Giving it some English: Roz Morris
I never think of myself as a British writer. Most people who read my blog and books are from other climes. But I’ve been invited to play ‘A Very British Blog Tour’, which was set up to celebrate authors in our small isles.
I was nominated by fellow Electric Author John A A Logan and he was tapped by Christine Miller. You can find my own list of Brits at the end.
There are rules, which I’ll keep in small print because John covered them already. Magnify by Ctrl++ if you feel inclined, otherwise let’s glide onwards.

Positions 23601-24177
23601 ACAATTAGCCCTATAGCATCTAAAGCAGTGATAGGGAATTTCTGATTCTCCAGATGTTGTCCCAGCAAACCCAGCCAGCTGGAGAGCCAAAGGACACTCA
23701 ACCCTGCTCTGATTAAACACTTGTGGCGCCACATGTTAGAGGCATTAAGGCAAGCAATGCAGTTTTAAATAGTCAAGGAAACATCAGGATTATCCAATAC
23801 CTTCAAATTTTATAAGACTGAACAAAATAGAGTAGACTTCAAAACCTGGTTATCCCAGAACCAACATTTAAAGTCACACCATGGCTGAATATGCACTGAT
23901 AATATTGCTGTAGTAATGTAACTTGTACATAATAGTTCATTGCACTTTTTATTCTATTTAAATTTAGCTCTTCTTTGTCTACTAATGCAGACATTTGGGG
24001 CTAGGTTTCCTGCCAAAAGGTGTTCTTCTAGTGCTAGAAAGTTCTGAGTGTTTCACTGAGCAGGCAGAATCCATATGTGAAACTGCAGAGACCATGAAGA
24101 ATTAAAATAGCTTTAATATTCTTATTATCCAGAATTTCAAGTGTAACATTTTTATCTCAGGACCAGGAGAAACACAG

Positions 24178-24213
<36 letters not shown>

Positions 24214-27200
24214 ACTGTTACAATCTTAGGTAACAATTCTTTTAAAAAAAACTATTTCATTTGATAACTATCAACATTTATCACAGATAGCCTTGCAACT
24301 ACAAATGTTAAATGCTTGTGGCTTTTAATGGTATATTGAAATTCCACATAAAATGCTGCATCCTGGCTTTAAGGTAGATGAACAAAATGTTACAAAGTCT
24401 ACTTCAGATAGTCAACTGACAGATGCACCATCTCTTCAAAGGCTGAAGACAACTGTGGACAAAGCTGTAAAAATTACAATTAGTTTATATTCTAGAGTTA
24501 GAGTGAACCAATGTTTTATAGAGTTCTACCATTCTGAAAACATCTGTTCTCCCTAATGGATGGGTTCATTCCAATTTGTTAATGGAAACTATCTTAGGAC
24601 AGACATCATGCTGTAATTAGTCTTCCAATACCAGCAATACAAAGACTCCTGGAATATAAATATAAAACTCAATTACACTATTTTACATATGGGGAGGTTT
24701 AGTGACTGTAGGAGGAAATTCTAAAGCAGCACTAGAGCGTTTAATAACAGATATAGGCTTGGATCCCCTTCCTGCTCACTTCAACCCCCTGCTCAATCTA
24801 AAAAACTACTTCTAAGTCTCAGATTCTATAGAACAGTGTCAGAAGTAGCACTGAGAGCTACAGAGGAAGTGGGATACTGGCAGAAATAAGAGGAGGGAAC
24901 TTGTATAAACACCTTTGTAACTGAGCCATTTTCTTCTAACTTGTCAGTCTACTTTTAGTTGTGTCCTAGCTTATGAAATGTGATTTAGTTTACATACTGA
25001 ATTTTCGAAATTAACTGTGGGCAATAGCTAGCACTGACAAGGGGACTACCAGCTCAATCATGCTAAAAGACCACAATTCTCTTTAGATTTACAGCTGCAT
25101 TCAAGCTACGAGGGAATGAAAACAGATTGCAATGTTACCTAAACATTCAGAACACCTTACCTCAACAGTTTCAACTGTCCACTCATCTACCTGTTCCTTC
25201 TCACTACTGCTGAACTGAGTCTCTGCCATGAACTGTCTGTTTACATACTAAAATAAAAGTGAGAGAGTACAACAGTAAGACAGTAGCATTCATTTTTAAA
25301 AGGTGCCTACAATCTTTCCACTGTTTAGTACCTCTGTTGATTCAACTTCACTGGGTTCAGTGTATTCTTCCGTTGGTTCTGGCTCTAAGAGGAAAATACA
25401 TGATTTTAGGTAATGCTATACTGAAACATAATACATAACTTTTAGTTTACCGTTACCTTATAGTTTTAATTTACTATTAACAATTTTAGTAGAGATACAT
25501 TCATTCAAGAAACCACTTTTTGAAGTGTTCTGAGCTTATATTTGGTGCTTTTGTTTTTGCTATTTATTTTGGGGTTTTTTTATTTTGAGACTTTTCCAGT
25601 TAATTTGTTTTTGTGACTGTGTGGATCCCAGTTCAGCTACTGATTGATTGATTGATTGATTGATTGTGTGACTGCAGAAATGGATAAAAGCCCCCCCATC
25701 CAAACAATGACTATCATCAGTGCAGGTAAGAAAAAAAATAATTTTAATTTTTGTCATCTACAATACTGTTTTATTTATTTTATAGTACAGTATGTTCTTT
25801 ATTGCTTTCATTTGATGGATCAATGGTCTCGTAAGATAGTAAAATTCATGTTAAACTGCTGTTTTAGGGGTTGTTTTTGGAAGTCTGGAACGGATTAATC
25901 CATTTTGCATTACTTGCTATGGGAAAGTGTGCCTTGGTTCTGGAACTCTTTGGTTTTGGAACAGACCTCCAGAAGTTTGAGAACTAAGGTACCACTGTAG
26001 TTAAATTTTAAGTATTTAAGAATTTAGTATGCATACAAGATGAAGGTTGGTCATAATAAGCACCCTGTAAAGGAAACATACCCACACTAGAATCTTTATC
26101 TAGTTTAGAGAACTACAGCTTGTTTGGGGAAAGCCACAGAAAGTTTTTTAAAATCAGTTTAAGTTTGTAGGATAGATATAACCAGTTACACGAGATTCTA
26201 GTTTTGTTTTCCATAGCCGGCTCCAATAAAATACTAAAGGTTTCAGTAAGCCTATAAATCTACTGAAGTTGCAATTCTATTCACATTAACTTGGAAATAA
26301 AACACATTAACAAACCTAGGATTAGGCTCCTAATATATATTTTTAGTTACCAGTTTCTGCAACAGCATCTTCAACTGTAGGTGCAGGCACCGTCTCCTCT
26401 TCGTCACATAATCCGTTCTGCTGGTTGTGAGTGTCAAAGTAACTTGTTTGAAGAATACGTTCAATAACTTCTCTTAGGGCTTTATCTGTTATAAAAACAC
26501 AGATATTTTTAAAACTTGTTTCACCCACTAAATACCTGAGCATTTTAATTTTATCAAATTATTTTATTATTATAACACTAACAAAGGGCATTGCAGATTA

We British have certain conventions, traditions and procedures that are expected. There is a dress code in the reading of this British blog and you are expected to comply with it. Gentlemen will wear suits, white shirts and dark ties (or kilts, sporrans, baggy T-shirts etc). (Tartan ties wherever possible). Ladies will wear dresses (one inch above the knee, no higher, no lower) and floral summer hats (or baggy troosers and bunnets). Jodhpurs and deerstalkers welcome if accompanied by a moustache as big as a poisonous caterpillar. A break for TEA and cucumber sandwiches (or Irn Bru and Girders) is expected at some stage and is permissible. The list at the bottom of the page is not a queue. We British hate queues and will accept them no longer. It is an invitation and you are expected to accept that invitation and support the home-grown product. Now then, let us proceed in an orderly fashion. As you know, we are all very boring and staid in Britain, aren’t we? Well, there’s a myth about the British and your starter for ten is - stuffy, class conscious, boring, staid! But is this still relevant in today’s world? Let’s find out from our wonderful writers what they feel about it.